Individuals who use marijuana recreationally are more likely to misuse other drugs, including pain-controlling, but potentially addictive narcotics, sedatives and other prescription medications, than individuals who do not use marijuana, according to a new national study issued today by Quest Diagnostics (NYSE: DGX), the world's leading provider of diagnostic information services.
The study also found that while marijuana was the most frequently abused drug of patients tested, individuals who used prescribed marijuana (prescription cannabinoids) were not more likely to misuse other drugs than non-marijuana users.
The Quest Diagnostics Health Trends™ report, A Report on Marijuana and Prescription Drug Misuse in America, is believed to be one of the largest studies of the correlation between marijuana and prescription drug use in a nationally representative population based on objective laboratory data.
The report is now available at QuestDiagnostics.com/HealthTrends. The company will present additional findings from the report during the 2013 American Academy of Pain Medicine (AAPM) Annual Meeting, April 11-14, 2013, in Fort Lauderdale, Florida (booth 207).
"This study provides important evidence that people who use marijuana have greater risk of other forms of drug misuse. Future research is needed to determine the exact nature of this relationship and to inform substance prevention efforts," said Christian Thurstone , M.D., assistant professor, psychiatry, University of Colorado School of Medicine and medical director of Denver Health, an adolescent substance abuse program in Denver.
The new Quest Diagnostics Health Trends study is based on an analysis of 227,402 de-identified urine lab-test results of patients, age 10 years and older, of both genders in 49 states and the District of Columbia performed by the company's clinical laboratories in 2011 and 2012 in connection with the company's prescription drug monitoring services. These services aid clinicians in monitoring patients for appropriate use of up to 26 commonly abused prescription medications, such as opioids and sedatives, and illicit drugs, such as marijuana and cocaine.
The key findings for marijuana use:
Marijuana was the most frequently detected non-prescribed drug, found in more than one in four (26%) of patients with inconsistent test results. An inconsistent result is one that indicates a patient did not use medications as prescribed, such as by combining them with other prescription or illicit drugs. These findings confirm other research on the prevalence of marijuana use, including a March 2013 Quest Diagnostics Drug Testing Index™ report that found marijuana was the most frequently detected drug among the nation's workforce.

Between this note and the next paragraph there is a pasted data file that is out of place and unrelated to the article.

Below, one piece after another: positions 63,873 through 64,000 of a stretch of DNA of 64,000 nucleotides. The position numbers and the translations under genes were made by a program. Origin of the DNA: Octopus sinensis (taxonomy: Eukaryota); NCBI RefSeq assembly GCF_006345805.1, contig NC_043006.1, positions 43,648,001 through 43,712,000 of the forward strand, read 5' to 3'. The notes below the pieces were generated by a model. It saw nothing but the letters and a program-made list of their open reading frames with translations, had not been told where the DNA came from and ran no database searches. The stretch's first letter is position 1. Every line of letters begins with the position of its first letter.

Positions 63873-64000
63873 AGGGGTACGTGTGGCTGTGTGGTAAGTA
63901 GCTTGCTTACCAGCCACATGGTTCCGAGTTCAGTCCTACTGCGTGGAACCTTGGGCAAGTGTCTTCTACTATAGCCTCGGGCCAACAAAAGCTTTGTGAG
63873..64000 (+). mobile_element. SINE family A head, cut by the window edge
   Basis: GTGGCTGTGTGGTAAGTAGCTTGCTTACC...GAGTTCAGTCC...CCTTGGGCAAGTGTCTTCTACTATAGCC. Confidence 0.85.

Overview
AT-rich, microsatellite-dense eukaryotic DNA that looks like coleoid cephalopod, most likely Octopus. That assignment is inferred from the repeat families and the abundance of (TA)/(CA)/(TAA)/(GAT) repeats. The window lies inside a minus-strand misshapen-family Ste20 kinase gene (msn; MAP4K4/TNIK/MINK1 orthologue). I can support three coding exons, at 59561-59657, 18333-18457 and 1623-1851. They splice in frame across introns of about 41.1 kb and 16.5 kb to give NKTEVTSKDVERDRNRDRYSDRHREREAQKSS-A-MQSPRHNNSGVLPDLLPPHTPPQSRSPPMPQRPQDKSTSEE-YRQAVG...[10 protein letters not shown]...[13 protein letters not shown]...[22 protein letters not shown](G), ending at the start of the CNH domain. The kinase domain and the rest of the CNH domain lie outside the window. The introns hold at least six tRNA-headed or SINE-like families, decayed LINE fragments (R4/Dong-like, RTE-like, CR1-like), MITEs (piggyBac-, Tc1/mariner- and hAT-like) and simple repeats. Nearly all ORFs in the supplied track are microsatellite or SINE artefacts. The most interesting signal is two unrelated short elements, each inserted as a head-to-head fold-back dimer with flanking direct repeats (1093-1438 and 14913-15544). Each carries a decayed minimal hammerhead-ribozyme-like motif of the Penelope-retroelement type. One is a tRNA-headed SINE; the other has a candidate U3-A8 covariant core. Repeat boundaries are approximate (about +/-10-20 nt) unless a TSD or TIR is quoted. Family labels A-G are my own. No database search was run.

Nearly half (45%) of patients who used marijuana recreationally also used other non-prescribed drugs -- most commonly sedatives and narcotic pain killers – compared to approximately one third (36%) of non-marijuana users. These findings suggest recreational marijuana users are 1.3 times more likely than non-marijuana users to use or combine potentially dangerous and addictive prescription and illicit drugs without a legitimate prescription or a clinician's oversight.
Thirty-seven percent of medical marijuana users (those taking prescribed cannabinoids as pharmaceutical preparations) misused other drugs. Although this data shows a significant percentage of patients prescribed cannabinoids also misused other drugs, it does not indicate they were less responsible than other patient populations.
Recreational marijuana users were only slightly more likely than non-users not to use their prescription drugs. A patient may not take a prescribed drug due to financial constraints and diversion, including illegal drug sales.
"Our data raises the possibility that people who use marijuana recreationally are more likely to misuse their prescribed medications and other drugs. This is disturbing in light of the prevalence of marijuana use and the epidemic of drug addiction and death due to prescription medication abuse in the United States," said F. Leland McClure , Ph.D., director, pain management, mass spectrometry operations, Quest Diagnostics.
"We also found that patients taking prescription cannabinoids did not combine other drugs at a significantly higher rate than other patients," said Dr. McClure. "While additional research is needed to confirm the findings, patients using prescribed cannabinoids may do so largely for legitimate medical reasons and not to engage in the type of abusive drug behavior for which this patient population is sometimes accused."
The drug marijuana is derived from the leaves, stems and other parts of the hemp plant Cannabis sativa, contains delta-9-tetrahydrocannabinol, or THC, a psychoactive chemical which affects areas of the brain associated with pleasure, memory, thinking and coordinated movement. Although Federal law prohibits marijuana possession, distribution or use, 18 states and the District of Columbia now permit marijuana use for medicinal purposes and Colorado and Washington permit recreational use of marijuana among adults.